To achieve the highest possible board strengths at the lowest possible board weight, a controlled air void structure is necessary. Typically used foaming agents are blends of alkyl ether sulphates (soaps). The foam is generated from a mixture of a liquid foaming agent, air and water in a suitable foam generator. The foaming agent type, concentrations of air and water as well as the foam generator settings, influence the bubble size distribution and the foam stability.
Also dispersing agents can have an influence on the pore structure. To illustrate this, different natural gypsum plaster slurries containing pre-generated foam and different dispersants (SNF and two different PCE) have been prepared. Table 2 shows images of cross sections through the hardened samples. All plaster samples were characterized by identical w/g ratio. Constant slump flow was reached by varying dispersant dosage.
The chosen combination of pre-generated foam and SNF-based dispersant provided in three out of four gypsum sources had the desired homogeneous structure with the desired small air voids. In the case of one gypsum source (#2), the same settings resulted in the formation of too large bubbles and an inhomogeneous structure. The addition of PCE 1 resulted in two other cases in the creation of larger air voids and structure inhomogeneity (#1, #4).
With PCE 2 the air void distribution was in two gypsum sources (#3, #4) similar to the one with SNF; in one source the bubbles were coarser (#1), in the other one they were finer then with SNF (#2).
These examples indicate that:
1. The final air void size distribution depends not only on the pre-generated foam but also on the choice of the dispersing agent.
2. The influence of the dispersing agent on the air void size distribution is gypsum specific. Trends seen in one plaster can be reversed with another plaster.
On the one hand, the knowledge of these interconnections can be used to eliminate negative influences of dispersing agents on the pore structure, but on the other hand it can make a desired contribution to the structure of the pore structure.
4.4 Cardboard adhesion
A major challenge during dispersing agent application is the fulfilment of the desired cardboard adhesion requirements. Gypsum setting and hardening is based on the growth and interlocking of gypsum crystals among each. During gypsum board manufacture, they also interlock with the cellulose fibres from the cardboard, mechanically increasing the cardboard-core strength. This interaction starts once the core is in contact with the cardboard.
A prerequisite for this is good water absorption capability of the cardboard. The setting times of the plaster slurry have to be in a narrow time window to ensure both wetting of the cardboard, as well as gypsum crystals interlocking with the cellulose fibres. At the knife, when the boards are cut into their desired lengths, the so-called wet bond must prevent the delamination of the cardboard from the gypsum core. Pre-gelatinized acid modified starch is added to the gypsum core to improve the final adhesion between gypsum core and cardboard. During board drying the starch partially migrates with the excess water through the gypsum core structure to the cardboard-core contact zone, performing as an adhesive there.
It is obvious that the reduction of water hinders these effects. Using state-of-the-art gypsum board production equipment and raw materials, the technical limit for water reduction is in the range of w/g=0.45…0.55 depending on the plaster source and specific conditions. If cardboard adhesion is weakened by reducing the mixing water, this can be compensated by increasing the starch consumption. But also the effect of dispersants on the board pore structure (see Ch. 4.3) can be relevant for the cardboard adhesion. If the dispersant usage is accompanied by inhomogeneous pore structure and increased surface foam formation, it can have a negative impact on the cardboard adhesion.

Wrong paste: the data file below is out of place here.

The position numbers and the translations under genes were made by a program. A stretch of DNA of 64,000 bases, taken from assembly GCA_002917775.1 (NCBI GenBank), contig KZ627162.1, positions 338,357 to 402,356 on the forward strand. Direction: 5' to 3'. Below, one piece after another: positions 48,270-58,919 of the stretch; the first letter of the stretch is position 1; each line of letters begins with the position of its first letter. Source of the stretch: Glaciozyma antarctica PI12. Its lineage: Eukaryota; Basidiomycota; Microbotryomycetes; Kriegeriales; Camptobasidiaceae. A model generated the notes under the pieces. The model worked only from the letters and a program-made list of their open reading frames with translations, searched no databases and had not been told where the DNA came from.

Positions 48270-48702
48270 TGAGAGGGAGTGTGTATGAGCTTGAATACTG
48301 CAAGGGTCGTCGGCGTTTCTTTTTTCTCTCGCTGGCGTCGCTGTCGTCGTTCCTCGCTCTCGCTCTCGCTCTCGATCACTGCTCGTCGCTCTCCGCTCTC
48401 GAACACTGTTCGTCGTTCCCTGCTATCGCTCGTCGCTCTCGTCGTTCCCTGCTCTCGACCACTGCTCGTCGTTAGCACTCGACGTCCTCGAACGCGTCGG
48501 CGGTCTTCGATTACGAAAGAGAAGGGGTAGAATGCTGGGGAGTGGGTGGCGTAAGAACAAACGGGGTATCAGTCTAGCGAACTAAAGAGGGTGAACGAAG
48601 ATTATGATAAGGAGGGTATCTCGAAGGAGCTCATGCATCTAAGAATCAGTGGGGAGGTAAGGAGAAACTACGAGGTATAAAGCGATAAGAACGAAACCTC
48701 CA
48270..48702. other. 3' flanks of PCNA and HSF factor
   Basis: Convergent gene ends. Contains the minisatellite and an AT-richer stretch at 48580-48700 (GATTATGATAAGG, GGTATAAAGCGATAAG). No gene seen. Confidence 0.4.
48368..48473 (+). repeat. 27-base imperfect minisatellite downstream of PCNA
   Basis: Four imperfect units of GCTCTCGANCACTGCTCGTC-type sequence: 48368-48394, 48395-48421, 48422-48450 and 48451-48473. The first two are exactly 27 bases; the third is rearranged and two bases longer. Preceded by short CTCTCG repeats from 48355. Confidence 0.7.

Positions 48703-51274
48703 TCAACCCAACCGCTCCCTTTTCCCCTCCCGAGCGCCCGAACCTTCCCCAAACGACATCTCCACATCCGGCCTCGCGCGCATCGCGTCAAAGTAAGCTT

In the SEM image the contact zone gypsum-cardboard is visible (Figure 3). Cellulose fibres of the cardboard and in the space between them, gypsum crystals from the board core can be easily seen. This indicates, that the gypsum suspension has penetrated into the cardboard fibre network prior to board drying.
4.5 Board drying optimization
Gypsum binder used for gypsum board production is plaster, also known as stucco, with beta-calcium sulphate hemihydrate as the main gypsum phase. Normal plaster needs approx. 4 times the amount of water to flow than necessary for hydration. This excess water must be removed by heating and evaporation from the boards. The drying process has become the main cost-driver of production. Reducing the mixing water by 15 % results in approx. 20 % less water to be dried off from the boards. The reduced amount of water voids from evaporation must be compensated by foam voids from pre-generated foam to keep board density and board weight constant. Since the dryer capacity is often limiting the capacity of the whole production line, additional water reduction can allow for line speed increase to maximise the plant capacity.
Table 3 shows a typical cost savings example which illustrates that the greatest cost savings potential lies not in the formulation cost reduction but in the reduction of energy cost for board drying.
Dispersing agents are used during gypsum board manufacture to improve the flow properties of gypsum binder slurry at reduced water demand. This allows, among others, reducing the board drying efforts which saves time and energy and results in total production cost reduction.
Extremely efficient liquefiers are based on PCE technology. During the past twenty years this technology was continuously developed further and tailored to the requirements of the gypsum industry. Today, specific solutions are available for all commonly used gypsum raw materials. Plaster slurries containing PCE show a similar setting behaviour as those with conventional SNF-based dispersants but also can be used for targeted influencing of the pore structure
The latest polymer generation with additional mixer protection function allows for driving the production at very high line speed while protecting the mixer from caking and clumping.